A car accident is shocking -- no matter how minor or severe it may be. No one starts their day thinking they’ll be involved in a vehicle crash. When it happens, you may not understand the extent of the damage and why it can be important in a claim. In this blog post, we review the differences between a minor and serious accident.
Requirements for Reporting an Accident
Many states have laws that dictate when you must report an accident. While there is not a technical definition of a “minor car accident”, the extent of damage caused by the accident determines whether or not you need to report the accident. In serious car accidents or any accident involving an injury, the police will often be called to the scene. But what about minor accidents or fender-benders?
Under New Jersey’s Division of Motor Vehicles law, if a driver is involved in a car accident, he or she is required to report it to law enforcement if the crash involved more than $500 of property damage. It’s always best to call the police to the scene. Given the costs of auto repairs and body work these days, even a minor fender-bender can have more than $500 worth of property damage. Because it’s hard to estimate property damage or assess physical harm at the scene of the accident, calling the police and filing a report helps to protect your best interests.
If the police don’t show up to the accident or you didn’t call them to the scene, you can file a self-reported crash report yourself, New Jersey Form SR-1, within 10 days of the accident with the New Jersey Department of Transportation. You can file a report online or download a form and mail it in. Failure to do so could result in loss of driving or registration privileges in the state.
New York law requires that drivers report accidents causing more than $1000 in damage and/or results in injury or death. They also require police notification if you hit a parked car or domestic animal. Similar to New Jersey, those involved in an accident in which the police were not called to the scene can fill out a self-reported crash form.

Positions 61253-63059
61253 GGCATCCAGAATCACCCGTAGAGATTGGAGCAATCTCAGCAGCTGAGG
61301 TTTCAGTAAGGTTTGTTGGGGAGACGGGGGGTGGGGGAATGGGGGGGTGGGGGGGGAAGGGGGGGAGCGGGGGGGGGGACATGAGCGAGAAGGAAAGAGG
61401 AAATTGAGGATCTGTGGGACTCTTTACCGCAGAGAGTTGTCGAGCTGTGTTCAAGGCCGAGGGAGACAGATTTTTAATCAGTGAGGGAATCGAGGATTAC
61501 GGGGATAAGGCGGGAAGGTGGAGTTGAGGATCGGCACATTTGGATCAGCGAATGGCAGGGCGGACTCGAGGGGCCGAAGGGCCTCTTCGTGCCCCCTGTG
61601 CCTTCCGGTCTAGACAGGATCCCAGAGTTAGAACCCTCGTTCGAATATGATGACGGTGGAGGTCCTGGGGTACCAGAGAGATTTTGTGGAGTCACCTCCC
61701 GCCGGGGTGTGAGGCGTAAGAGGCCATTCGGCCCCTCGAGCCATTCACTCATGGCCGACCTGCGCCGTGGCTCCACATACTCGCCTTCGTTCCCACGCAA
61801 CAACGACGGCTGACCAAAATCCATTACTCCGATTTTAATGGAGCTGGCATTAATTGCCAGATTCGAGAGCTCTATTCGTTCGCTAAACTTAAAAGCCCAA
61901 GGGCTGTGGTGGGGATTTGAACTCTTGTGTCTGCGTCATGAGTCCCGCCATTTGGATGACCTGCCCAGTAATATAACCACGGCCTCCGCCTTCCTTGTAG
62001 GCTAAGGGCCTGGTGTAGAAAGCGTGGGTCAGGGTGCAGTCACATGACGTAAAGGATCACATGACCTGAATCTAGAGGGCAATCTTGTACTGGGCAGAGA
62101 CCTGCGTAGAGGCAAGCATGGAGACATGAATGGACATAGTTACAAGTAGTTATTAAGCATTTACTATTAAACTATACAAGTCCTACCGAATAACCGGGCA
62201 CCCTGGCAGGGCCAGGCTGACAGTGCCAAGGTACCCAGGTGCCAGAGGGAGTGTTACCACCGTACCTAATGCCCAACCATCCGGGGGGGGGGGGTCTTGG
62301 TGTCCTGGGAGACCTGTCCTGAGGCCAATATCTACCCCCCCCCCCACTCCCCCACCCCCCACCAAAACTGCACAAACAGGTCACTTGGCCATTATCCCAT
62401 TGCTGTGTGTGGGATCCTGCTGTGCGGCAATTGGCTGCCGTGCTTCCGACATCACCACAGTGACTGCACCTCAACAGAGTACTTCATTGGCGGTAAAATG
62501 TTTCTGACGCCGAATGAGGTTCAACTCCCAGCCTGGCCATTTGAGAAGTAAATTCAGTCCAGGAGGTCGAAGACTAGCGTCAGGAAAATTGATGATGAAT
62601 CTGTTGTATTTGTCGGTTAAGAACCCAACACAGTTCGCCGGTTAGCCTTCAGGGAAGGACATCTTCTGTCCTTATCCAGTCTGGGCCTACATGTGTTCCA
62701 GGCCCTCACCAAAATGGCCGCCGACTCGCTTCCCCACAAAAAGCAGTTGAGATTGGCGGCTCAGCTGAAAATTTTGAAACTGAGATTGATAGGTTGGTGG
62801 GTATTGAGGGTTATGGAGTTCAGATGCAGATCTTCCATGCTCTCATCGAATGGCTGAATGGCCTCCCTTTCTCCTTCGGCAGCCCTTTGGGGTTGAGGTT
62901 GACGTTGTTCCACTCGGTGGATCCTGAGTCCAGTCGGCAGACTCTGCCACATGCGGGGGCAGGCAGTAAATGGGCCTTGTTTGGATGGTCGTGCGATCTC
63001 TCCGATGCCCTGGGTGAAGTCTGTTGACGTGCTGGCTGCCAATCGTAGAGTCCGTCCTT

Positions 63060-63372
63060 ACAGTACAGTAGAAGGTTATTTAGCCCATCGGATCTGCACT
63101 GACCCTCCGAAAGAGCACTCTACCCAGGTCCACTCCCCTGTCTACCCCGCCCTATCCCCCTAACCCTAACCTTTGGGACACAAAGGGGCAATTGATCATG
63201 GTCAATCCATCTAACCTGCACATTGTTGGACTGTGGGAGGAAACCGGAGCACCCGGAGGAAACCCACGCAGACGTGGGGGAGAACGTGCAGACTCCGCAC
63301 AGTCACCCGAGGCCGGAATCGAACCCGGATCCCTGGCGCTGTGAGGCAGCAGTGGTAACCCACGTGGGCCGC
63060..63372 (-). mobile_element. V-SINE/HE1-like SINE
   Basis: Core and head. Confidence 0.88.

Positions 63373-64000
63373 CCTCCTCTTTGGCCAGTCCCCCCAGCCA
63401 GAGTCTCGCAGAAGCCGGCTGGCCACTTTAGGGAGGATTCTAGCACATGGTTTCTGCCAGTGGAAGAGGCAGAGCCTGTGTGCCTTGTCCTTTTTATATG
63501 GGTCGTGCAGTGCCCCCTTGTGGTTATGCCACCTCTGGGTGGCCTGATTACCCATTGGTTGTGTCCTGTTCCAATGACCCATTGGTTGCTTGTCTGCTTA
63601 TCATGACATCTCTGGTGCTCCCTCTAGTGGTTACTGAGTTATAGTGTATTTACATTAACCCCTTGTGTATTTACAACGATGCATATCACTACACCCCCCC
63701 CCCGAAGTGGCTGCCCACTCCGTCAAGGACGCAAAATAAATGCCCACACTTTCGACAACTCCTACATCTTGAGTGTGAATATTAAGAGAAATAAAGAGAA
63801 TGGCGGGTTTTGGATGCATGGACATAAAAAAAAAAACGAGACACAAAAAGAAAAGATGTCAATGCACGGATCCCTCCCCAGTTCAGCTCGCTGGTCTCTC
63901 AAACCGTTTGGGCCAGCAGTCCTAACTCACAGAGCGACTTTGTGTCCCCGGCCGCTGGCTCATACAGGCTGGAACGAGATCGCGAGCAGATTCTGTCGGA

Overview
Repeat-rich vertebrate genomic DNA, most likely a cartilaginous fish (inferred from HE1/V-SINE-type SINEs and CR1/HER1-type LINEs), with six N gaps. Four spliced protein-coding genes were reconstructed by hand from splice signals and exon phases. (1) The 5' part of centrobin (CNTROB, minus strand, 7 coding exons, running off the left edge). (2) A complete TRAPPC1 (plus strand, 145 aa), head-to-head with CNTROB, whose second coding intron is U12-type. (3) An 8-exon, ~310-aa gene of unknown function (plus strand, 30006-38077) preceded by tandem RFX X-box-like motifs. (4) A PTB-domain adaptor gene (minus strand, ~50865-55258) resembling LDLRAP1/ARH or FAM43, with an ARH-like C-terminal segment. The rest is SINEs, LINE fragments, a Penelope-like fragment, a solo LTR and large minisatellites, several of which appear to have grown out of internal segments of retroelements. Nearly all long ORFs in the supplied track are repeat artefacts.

You should consider any vehicle crash a serious accident if it results in personal injury. Like property damage to your car, it can be difficult to determine the extent of your injuries without a medical evaluation. Common injuries like whiplash and other soft tissue injuries may be slow to present themselves. It’s important to seek medical treatment as soon as you notice the onset of symptoms. Medical treatment not only begins the healing process but also provides valuable documentation in the event of a personal injury claim.
Both New Jersey and New York are no-fault insurance states, which means that your own auto insurance will pay for your injuries under Personal Insurance Protection (PIP) insurance, regardless of who was at-fault in the accident. If your injuries are severe and your PIP coverage is not enough to cover the cost of your injuries, you may have the option to file a personal injury claim against the at-fault parties. Contact a car accident lawyer after an injury accident to understand your options for seeking compensation.
Examples of Minor Damage in Car Accidents
Minor damage in a car accident is typical after a fender-bender or crash at very low speeds in which your vehicle is driveable after the incident. These examples of damage are generally considered to be minor damage, though keep in mind they still may cost well over the reporting thresholds required by state law:
- Busted headlight/taillight
- Small dents in the bumper, doors or side of the vehicle
- Cracked windshield
- Punctured tires
Don’t equate the level of damage done to your vehicle with injuries that may occur because of the accident. Even accidents causing a minor amount of damage can cause injury. As stated above, it’s very important to seek medical attention and contact an attorney if you’ve been injured in a car accident.
Speak to the Car Accident Lawyers at Brandon J. Broderick, Attorney at Law
While you do have a legal responsibility to inform the police any time you have been involved in a motor vehicle accident with a certain threshold of damage, we strongly advise you to contact our firm and speak with an experienced car accident lawyer at once. It can be hard to determine if you have a case and what your options are without the help of an attorney.
At Brandon J. Broderick, Attorney at Law, we believe in exceptional client care, empathy, and results. That’s what makes us one of the top-rated car accident law firms in the area. With offices in New Jersey, New York, Connecticut and Florida, we’ve got you covered. We have decades of experience championing for our clients and succeeding, even when other attorneys say there is no case and insurance adjusters deny or devalue your claim. Contact us today for a free consultation.